The most exhilarating creative ideas that pop into my head come early in the morning or at times when my mind is off playing or well rested. The pros take advantage of those moments to strengthen their work and bring new entertainment value to bear. This same moment allowed me to write this blog in the fraction of time it normally takes.

To leverage this strength, my friend David did creative work in the morning and analytical work in the afternoon when logic ruled his mindset. That’s not to say he was never creative in the afternoon, but the level of creative play was typically reduced after hours of exploration and work.

There are three commonalities among professional creatives that are worth understanding.

PLAY

Deadlines and pressure never increase creativity, but the opposite magnifies the creative flow. The strongest fuel of imagination is play. It’s made up of the same elements we explored as children and allows our inner child to come out to have fun. It can’t be taught or demanded, it can only be given a safe environment in which to let go so the creative can be free to pretend.

Play allows hearts to touch or bond without being romantic, which non-creatives don’t get, as they’re convinced something more has to be there, but its not. Play also allows passion to rise and solidifies why a work of art is important. Without it, people can’t understand what the artist saw in the work.

PROCRASTINATE

Non-creatives who have watched the procrastination process of the artist assume the person is lazy; not realizing their mind is going a million miles per hour. The percolation process is what gives flavor to the creatives’ work. A long bought of what appears to be boredom turns into aggressive workflow that can easily go late into the night or until the creative has to flop onto his bed.

Many creatives will plan ahead for their moments of procrastination by determining in advance the item they want to ponder. Most find their breakthrough by morning or in the drifting of their mind. Harnessing this natural phenomenon gives professionals an added benefit of what appears to be a secret weapon of the imagination.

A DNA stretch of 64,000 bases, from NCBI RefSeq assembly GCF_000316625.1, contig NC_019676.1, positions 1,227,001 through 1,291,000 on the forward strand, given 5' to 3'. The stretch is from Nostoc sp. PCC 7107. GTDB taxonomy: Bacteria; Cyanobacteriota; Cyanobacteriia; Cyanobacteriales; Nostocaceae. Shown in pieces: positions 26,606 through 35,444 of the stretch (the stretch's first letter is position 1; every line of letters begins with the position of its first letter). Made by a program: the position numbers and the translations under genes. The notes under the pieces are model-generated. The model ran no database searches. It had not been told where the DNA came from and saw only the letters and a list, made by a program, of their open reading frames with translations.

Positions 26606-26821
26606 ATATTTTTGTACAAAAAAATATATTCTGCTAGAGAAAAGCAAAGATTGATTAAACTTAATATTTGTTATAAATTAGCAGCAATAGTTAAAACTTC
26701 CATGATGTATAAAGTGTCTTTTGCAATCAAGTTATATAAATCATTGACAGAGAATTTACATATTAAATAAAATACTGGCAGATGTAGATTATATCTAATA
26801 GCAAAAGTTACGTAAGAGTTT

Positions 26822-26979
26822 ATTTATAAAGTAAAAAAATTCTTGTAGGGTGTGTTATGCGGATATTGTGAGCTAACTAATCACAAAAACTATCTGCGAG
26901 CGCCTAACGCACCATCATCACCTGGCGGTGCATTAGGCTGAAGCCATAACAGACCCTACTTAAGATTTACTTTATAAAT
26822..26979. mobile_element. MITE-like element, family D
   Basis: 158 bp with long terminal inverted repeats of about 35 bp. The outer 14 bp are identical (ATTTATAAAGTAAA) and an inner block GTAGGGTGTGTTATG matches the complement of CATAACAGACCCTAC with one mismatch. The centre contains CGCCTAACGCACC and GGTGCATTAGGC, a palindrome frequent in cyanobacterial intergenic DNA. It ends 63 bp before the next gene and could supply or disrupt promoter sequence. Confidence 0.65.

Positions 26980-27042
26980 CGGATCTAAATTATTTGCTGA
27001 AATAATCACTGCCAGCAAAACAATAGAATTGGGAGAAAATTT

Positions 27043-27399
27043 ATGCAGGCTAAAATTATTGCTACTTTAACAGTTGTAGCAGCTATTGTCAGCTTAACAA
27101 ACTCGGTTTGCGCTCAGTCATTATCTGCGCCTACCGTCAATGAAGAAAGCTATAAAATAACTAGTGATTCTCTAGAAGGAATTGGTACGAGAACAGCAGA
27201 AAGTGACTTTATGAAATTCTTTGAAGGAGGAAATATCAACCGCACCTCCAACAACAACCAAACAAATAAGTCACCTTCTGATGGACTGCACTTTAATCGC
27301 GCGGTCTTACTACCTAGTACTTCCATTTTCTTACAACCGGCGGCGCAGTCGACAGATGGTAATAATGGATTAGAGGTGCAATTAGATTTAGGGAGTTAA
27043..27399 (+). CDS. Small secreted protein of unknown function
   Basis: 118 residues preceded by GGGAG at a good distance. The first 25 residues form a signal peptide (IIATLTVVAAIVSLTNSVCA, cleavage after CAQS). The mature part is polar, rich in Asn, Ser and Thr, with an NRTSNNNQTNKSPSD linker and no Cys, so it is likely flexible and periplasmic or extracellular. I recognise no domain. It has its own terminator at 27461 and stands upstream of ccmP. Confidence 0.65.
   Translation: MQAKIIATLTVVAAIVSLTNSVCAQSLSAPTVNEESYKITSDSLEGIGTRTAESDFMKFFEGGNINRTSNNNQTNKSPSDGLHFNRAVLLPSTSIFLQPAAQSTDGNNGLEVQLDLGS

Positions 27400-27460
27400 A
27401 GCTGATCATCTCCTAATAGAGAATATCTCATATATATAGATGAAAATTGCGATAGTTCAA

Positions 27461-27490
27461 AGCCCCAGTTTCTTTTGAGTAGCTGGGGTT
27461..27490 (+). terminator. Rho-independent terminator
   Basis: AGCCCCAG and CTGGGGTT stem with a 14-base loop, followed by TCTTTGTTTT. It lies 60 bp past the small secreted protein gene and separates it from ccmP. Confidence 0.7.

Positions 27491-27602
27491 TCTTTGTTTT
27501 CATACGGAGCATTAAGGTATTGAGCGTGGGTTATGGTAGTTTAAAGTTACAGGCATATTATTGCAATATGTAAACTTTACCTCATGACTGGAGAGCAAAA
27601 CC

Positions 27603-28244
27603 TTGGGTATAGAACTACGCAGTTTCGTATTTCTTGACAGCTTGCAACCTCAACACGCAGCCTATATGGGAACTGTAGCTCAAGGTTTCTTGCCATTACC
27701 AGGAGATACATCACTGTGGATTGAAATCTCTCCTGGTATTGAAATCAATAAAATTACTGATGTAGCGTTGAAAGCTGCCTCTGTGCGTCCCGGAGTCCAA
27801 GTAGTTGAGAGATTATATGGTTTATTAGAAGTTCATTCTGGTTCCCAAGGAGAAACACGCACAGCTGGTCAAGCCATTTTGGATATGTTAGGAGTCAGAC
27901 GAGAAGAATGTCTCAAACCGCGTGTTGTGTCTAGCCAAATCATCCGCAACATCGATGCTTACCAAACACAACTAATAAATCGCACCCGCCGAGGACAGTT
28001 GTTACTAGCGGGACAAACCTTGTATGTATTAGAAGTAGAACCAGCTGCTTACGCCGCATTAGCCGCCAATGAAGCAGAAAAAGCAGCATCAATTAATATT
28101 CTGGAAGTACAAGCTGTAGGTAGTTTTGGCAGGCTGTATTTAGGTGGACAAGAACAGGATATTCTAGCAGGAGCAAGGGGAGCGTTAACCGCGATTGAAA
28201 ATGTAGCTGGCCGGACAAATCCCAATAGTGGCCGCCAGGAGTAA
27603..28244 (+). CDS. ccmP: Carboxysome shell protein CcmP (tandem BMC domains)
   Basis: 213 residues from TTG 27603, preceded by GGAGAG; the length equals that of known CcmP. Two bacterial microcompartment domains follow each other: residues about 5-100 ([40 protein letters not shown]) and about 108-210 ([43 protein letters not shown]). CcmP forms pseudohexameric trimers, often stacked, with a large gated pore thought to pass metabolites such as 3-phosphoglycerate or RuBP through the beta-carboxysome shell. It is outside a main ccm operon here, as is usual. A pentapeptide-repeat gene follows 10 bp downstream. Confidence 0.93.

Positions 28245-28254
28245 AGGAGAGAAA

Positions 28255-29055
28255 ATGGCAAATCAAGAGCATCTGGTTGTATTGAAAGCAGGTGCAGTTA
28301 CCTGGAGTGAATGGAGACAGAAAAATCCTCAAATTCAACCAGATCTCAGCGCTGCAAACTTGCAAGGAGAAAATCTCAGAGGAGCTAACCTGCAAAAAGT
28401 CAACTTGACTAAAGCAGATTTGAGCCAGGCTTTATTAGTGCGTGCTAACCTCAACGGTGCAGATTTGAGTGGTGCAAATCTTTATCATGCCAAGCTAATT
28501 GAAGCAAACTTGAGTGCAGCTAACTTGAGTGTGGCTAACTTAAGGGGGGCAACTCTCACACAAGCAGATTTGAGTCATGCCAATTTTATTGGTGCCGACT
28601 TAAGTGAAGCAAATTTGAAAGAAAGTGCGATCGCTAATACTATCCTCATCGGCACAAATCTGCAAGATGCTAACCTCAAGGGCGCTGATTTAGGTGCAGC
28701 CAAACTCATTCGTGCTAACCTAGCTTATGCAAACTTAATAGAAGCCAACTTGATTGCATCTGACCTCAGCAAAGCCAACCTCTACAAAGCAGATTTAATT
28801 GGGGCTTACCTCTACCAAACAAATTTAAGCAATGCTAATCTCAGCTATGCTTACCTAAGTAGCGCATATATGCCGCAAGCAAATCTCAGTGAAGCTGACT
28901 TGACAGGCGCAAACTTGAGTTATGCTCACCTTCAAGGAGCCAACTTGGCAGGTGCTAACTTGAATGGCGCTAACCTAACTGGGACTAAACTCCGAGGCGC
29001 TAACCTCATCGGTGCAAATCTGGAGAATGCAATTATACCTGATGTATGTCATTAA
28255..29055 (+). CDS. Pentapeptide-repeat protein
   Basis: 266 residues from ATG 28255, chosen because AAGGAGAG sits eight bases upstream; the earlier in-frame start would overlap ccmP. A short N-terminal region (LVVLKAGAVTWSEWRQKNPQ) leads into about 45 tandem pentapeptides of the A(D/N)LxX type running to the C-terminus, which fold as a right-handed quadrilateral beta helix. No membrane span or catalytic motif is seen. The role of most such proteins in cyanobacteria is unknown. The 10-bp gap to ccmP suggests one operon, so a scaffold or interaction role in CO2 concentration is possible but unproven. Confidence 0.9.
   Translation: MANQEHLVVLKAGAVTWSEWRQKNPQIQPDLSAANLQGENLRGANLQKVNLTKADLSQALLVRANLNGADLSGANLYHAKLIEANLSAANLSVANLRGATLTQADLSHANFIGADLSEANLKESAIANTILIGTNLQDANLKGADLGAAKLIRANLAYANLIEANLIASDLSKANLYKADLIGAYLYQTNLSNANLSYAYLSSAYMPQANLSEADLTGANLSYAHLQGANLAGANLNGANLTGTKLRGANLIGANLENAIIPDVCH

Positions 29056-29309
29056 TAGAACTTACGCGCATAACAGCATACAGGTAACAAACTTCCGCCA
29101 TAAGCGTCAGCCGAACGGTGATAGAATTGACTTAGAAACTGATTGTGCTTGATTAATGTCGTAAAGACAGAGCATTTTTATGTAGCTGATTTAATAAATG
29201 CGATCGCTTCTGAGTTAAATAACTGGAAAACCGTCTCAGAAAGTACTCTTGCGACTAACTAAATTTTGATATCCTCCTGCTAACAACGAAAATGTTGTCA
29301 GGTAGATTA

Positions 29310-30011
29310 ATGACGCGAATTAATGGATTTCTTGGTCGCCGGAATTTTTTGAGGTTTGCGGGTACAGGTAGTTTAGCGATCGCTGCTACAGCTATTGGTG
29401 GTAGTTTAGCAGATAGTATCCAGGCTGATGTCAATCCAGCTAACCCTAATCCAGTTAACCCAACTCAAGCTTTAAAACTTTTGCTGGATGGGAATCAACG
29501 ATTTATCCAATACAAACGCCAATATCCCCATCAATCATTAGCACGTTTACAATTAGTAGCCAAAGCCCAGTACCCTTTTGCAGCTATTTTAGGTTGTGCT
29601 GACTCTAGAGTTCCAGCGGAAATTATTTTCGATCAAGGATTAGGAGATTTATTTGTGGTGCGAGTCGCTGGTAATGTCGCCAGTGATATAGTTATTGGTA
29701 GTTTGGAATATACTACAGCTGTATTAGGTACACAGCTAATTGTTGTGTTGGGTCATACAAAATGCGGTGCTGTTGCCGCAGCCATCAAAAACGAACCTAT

OBSERVE

The best writers I’ve met or learned about through blogs and short films take time to watch a movie every day. They also peruse scrapbooks, magazines and other mind stimulating products. Not only do the myriad of observations fill them with ideas, but it also helps them to know what to avoid because it has already been done.

The most fun is watching others live their lives. People have the funniest idiosyncrasies that inspire. While some might suggest these oddities are a sign of the person’s weakness, the artist sees it as their humanity emerging in a unique fashion. These peculiarities make the person wholly them.

Being able to leverage the elements that feed the subconscious, the creative can explore matters of the heart like no one else. The more this process was protected by society, the greater was the renaissance of the time. It’s no wonder that most movements were birthed in the church, which at one time was a protected place for many hearts before the decades of judgment that ensued.

Over this weekend, as America celebrates its Independence, find time to play, procrastinate and observe. See if anything arises within your soul that must be reduced to some form or expression of art. Take this weekend to determine if being more creative will give you insights into humanity and a wisdom found by few.